It is interesting how much more freedom you have in comparison to XNA :O even though that also means you have to do a bit more work. However once you have a basic framework (like this) set up that helps a lot. It takes quite some getting used too, but I’ll probably spend most of my upcoming spare time on OpenGL now ^^.

        You got me hooked :) Thanks again!

        PS: I also read the particle post, really interesting stuff! And the GPU particle system doesn’t look as complicated as I feared :P Still, a full post or even tutorial on that would be cool :)

  2. ozzyM says:

    Perfect. I have been looking for OpenGL + C# + GLSL since many months and finally. Thank you. I will just follow each and every. my #version 140 is it ok? . I haven’t tried your code so far but I will do. Hope you will be creating from the basic and with the same Good Explanation and I have just started learning this, hope you will stay with us. Thank you.

    • Paul Scharf says:

      Hey,

      I’m glad to hear this post is useful for you!

      #version 140 is for GLSL version 1.4, which comes with OpenGL 3.1 (very confusing version combinations!)
      That should work fine for most things, but there is very little hardware that supports exactly OpenGL 3.1
      Older (very old really) hardware tends to go up to 2.1, and almost everything else at least supports 3.2, or newer.

      So I usually use #version 150 which comes with OpenGL 3.2
      That also works better on non-windows platforms (especially Mac OSX) which can be more picky about what OpenGL version you try to use.

      Hope that answers your question.

      In either case, let me know if you have any other questions! :)

  3. You don’t seem to talk about the potential pitfalls or challenges related to determining the size of a buffer and the offsets of data in it. You have the size of a ColouredVertex hard-coded at (3+4)*4, but doesn’t this assume that the compiler is aligning members of the struct in a particular way? If you attempt to use sizeof(ColouredVertex) you’ll get a compiler error that talks about why the size of this structure may not be constant. Isn’t this a potential problem?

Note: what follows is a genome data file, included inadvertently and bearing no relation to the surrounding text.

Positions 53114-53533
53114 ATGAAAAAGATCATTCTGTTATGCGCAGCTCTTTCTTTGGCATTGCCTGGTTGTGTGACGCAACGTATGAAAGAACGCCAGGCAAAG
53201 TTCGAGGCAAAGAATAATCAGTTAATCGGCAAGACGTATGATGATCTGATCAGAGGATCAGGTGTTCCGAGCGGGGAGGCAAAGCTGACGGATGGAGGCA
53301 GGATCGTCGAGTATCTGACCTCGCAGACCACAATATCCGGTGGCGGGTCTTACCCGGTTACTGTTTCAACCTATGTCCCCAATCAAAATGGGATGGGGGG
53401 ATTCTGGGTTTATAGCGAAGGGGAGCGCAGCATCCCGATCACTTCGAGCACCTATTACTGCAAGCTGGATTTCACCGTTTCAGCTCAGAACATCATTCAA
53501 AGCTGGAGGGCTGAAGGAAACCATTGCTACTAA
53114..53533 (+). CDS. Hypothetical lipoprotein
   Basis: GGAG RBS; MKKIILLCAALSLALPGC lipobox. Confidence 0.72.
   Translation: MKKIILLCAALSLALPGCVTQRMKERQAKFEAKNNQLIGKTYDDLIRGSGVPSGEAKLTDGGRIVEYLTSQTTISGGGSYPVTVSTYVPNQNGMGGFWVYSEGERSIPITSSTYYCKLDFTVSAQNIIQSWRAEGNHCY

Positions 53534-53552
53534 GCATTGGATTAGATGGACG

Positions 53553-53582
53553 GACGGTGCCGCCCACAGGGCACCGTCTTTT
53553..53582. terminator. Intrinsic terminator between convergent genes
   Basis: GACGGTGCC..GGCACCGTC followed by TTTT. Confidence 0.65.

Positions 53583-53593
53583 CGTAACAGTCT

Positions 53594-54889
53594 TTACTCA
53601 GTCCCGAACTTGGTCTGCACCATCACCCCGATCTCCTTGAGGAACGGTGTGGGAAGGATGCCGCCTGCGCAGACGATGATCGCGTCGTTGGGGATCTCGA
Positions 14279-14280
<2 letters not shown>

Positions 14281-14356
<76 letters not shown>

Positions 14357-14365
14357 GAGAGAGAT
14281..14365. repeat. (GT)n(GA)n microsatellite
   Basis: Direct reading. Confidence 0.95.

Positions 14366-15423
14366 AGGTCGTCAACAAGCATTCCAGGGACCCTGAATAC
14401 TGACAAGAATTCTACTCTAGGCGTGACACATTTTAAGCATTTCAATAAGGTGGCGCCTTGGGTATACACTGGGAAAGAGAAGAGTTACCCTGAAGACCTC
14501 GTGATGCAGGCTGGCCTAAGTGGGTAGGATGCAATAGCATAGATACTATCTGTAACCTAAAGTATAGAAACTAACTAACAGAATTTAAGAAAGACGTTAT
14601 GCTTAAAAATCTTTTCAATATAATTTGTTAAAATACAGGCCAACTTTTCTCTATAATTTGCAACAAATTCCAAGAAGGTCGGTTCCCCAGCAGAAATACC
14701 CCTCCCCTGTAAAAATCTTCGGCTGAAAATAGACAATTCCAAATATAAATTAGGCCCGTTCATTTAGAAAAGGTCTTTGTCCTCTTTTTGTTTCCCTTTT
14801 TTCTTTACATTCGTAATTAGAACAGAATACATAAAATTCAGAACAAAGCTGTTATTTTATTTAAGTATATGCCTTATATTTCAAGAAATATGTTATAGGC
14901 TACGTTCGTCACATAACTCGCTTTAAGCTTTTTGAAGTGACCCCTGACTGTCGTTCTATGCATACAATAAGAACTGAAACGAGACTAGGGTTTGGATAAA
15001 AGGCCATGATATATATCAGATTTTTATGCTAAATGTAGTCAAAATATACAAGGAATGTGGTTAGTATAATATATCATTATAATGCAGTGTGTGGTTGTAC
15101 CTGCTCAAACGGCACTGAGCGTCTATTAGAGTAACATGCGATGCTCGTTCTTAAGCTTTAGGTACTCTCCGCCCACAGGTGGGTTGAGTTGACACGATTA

• Paul Scharf says:

      Hey Benjamin,

      You’re right that getting the struct size right is very important. If something goes wrong with that, you get lots of crashes in the worst, and something like the following in the best case:

      I did not go over that here to keep things relatively brief, though.

      As you say, their is no guarantee for the compiler to actually use what seems the most obvious memory layout, unless you force it to do so, using StructLayoutAttribute (though .NET seems to do so in most cases, while Mono is somewhat less predictable). For example [StructLayout(LayoutKind.Sequential, Pack = 1)] would always result in the ‘obvious’ memory layout.

      Regarding the size, we also do not have to rely on hardcoding. While sizeof() indeed does not work for structs, we can use System.Runtime.InteropServices.Marshal.SizeOf(typeof(TVertex)) to get the size at runtime.

      So as you rightly say, there a bunch of things here we can do wrong, but these are by no means problems we cannot work around (and relatively easily so).

      Hope that answers your questions! :)

  4. Dapo Olaleye says:

    I’m a little lost as to how i could use any of this as to generate a texture or sprite. Heck even a movable object (Vector).

    Though, i only say any of this because i am very new to C# and OpenTK. I moved from ActionScript 2 to AS3 to Haxe and now i’m trying to go for the “Real” programming languages and i’m kinda lost here and there when it comes to just making a movable object (Like a movie clip with some texture or what-not).

    Sorry, guess i’m just really a noob when it comes to things way outside my comfort zone and this is the first post i’ve seen on this website during my quest of trying to find a OpenTK tutorial that doesn’t rely on immediate mode (Since i heard it’s for all intents and purposes: slower, limiting and basically bad in a sense and i didn’t want to rely on unity for… various reasons) but… isn’t there at least some way to translate all this into generating a sort of content pipe for vector and bitmap graphics or any form of texture and object other than just triangles (which apparently seems to be the most popular shape to make in most tutorials i’ve seen).

    Sorry if i’m rambling on, just trying to figure out how to basically generate a texture using a png or jpg image at least and movable and rotatable object with all this since i’m really new to OpenTK :)